by Otto Hutter
In this article we give a short overview about the Hungarian Internet backbone infrastructure, which is used by the research/educational sphere. Nowadays, the commercial users give very small part of the Hungarian Internet community, so we do not deal with commercial Internet service providers, who are setting up their separate infrastructure. The article is a summary of presentations delivered by Balazs Martos (MTA SZTAKI) and Laszlo Csaba (Hungaria Szamitastechnika Kft.), project managers of the central Hungarian Internet programs, at recent networking conferences.
The Internet today is a superset of nearly 40.000 TCP/IP networks, which links about 4 million computers all around the World. The exponential growth of the system enforces radical changes regarding to the services and the operation. The role of the multimedia, picture-oriented services is growing very fast. The biggest part of the Internet traffic comes already from the World Wide Web applications, but multimedia e-mail and video conferences are also more and more important.
It is getting more and more difficult to finance the maintenance of the international backbone networks or instance the US Internet backbone, the NSFNet was sponsored by the government till April of 1995, but then it has been taken over by commercial service providers. Now the centre of the world-wide Internet network is in Washington, where the US and European Internet providers are connected to each others, through the Commercial Internet Exchange (CIX). It is difficult to predict how it will affect the Hungarian Internet users in the future, but it is sure that at this moment the far biggest part of them is connected to the HBONE. HBONE, the Hungarian Internet backbone is maintained by the National Information Infrastructure (NIIF) program sponsored by the Hungarian Academy of Sciences, Ministry of Education, National Committee of Technological Development and Hungarian Scientific Research Fund. The program, which has just been prolonged for the next three years, now concentrates on the academic/university sphere, but the program is just being extended to cover the secondary schools and partly the non- IIF users, as well.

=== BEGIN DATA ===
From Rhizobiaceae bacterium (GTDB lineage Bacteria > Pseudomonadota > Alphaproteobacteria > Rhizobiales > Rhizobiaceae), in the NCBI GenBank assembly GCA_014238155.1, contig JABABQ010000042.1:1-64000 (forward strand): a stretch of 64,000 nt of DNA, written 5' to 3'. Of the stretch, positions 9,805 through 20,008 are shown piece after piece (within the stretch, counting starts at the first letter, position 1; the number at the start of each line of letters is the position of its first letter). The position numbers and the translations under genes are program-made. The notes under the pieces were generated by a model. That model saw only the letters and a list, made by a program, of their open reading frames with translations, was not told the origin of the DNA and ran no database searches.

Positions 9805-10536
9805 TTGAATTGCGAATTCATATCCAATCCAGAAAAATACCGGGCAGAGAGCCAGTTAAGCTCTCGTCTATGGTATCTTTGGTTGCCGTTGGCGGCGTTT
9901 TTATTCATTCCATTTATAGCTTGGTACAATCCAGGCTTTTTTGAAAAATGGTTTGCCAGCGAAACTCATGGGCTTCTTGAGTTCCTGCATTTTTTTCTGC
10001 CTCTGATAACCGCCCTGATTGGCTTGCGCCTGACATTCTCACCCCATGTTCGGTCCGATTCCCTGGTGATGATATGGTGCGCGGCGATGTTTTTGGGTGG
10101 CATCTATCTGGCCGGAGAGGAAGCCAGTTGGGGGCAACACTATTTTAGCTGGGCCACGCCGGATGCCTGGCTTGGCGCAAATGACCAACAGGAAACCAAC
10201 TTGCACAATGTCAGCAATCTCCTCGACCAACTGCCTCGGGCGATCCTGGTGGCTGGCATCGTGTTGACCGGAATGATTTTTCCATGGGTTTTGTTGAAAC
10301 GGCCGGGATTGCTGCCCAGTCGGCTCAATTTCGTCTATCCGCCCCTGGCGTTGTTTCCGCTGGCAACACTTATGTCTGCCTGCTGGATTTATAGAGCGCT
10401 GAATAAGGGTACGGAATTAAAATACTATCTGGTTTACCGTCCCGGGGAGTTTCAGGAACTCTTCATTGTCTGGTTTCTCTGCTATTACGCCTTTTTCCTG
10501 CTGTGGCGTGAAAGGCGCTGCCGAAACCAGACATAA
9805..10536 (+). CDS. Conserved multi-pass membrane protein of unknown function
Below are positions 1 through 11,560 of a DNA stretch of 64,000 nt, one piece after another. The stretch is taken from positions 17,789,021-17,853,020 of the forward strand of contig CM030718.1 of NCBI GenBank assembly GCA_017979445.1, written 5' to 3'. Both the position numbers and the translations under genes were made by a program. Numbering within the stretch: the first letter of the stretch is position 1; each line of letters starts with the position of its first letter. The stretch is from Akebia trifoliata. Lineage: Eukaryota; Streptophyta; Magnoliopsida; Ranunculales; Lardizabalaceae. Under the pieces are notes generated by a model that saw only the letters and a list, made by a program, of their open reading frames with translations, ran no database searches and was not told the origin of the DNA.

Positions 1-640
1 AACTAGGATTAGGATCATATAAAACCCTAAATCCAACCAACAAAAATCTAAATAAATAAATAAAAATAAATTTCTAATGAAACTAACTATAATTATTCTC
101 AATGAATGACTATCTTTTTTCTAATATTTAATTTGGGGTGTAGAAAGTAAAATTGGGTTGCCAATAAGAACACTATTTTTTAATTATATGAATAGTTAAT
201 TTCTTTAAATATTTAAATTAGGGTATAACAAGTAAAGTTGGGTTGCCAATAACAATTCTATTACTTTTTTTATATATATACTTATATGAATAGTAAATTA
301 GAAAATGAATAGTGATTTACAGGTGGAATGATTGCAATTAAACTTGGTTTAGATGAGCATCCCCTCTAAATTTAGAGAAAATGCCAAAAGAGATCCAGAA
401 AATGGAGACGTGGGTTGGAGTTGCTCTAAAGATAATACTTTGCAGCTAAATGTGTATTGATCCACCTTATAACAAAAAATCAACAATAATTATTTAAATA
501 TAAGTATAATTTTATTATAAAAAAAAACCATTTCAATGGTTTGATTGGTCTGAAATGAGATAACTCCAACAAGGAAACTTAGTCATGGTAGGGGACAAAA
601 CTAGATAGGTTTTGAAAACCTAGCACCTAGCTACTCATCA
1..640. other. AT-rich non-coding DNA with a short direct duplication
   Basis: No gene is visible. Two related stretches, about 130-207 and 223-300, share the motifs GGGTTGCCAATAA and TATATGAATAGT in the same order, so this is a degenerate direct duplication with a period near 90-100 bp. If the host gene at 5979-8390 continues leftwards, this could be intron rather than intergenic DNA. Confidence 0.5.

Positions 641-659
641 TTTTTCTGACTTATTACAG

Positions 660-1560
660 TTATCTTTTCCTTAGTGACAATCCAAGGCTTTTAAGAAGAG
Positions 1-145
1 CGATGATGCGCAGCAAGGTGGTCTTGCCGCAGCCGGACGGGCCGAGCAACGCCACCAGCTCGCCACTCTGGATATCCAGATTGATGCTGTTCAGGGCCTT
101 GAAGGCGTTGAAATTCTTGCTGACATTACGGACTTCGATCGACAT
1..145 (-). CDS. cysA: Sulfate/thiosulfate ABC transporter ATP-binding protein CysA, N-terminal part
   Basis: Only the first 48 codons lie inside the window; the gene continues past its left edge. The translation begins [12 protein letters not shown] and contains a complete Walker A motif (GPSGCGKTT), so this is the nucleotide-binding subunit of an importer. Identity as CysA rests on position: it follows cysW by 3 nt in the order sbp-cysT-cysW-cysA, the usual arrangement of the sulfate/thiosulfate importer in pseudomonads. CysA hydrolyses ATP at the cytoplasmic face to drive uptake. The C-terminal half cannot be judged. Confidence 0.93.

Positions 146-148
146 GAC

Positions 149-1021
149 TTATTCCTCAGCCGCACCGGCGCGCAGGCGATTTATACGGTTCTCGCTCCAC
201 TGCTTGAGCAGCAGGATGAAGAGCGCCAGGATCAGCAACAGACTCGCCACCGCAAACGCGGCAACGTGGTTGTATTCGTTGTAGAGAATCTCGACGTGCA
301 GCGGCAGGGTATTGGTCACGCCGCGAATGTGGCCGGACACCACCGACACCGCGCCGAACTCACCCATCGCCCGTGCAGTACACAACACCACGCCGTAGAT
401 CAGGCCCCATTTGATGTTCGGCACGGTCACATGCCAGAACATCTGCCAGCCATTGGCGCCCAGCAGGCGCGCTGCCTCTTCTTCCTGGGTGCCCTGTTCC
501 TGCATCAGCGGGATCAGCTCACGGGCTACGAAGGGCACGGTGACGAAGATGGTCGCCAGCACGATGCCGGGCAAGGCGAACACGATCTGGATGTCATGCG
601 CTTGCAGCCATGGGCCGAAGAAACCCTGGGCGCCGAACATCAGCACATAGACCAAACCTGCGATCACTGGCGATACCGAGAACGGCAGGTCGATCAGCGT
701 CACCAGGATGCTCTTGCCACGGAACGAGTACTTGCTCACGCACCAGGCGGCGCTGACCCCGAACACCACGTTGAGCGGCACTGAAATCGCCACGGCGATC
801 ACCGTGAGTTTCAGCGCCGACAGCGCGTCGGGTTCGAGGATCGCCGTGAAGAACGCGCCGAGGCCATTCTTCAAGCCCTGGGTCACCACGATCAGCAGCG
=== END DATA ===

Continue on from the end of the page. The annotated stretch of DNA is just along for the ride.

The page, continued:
The most important European backbones for the Hungarian Internet users are the EuropaNet and EBONE II. The EuropaNet is a multi-protocol backbone operated by British Telecom. There are 36 organisations from 17 countries connected to EuropaNet through routers with 64 kbps-2 Mbps speed. Since 1994 November, Hungary has had a 128 kbps (Hungarnet) and a 64 kbps (Technical University of Budapest) interface to EuropaNet, but it is upgraded to 2 Mbps from 1995 September. The EBONE II network is based on a 2 Mbps Paris-Vienna backbone line, and the other networks are connected to the endpoints. The whole EBONE is connected to the mentioned Washington based CIX with a high, 5 Mbps bandwidth. Till this February, the Hungarian IP network had two 64 kbps connection to the EBONE, and the speed has been increased to 256 kbps since then.
Hungarian IP backbone
The construction of the Hungarian IP network started in 1993, and it connects the LANs of the IIF institutes and the campus networks in different towns. The whole network is based on the public digital leased line service of MATAV (Hungarian Telecom), with the typical speed of 64 kbps. The public X.25 network is used as a backup system. As it is shown in Fig. 1, the HBONE has a star topology, with a centre in Budapest. There are five regional HBONE nodes in Budapest (MTA SZTAKI, BME, BKE, ELTE, KFKI), which are connected through a double FDDI ring, fibre optic Ethernet, and a 2 Mbps micro- wave segment.
The HBONE system is operated by the NIIF program. The program has purchased the routers in the regional nodes, pays for the leased lines between them, pays of the expenses of the international connections. It even covers the cost of the X.25 or leased lines of the IIF member institutes. The non-IIF companies are also allowed to use the HBONE infrastructure, but they have to pay the costs of the data transfers up to the nearest HBONE node and they have to buy the equipment for the connection.
The development of HBONE will continue in the next years, with the continuous support of the NIIF program. The two main directions of the developments connect every county seat (about 20 towns) and the design of the next generation of the HBONE network, supporting the emerging communication technologies, like Frame Relay, ATM and ISDN.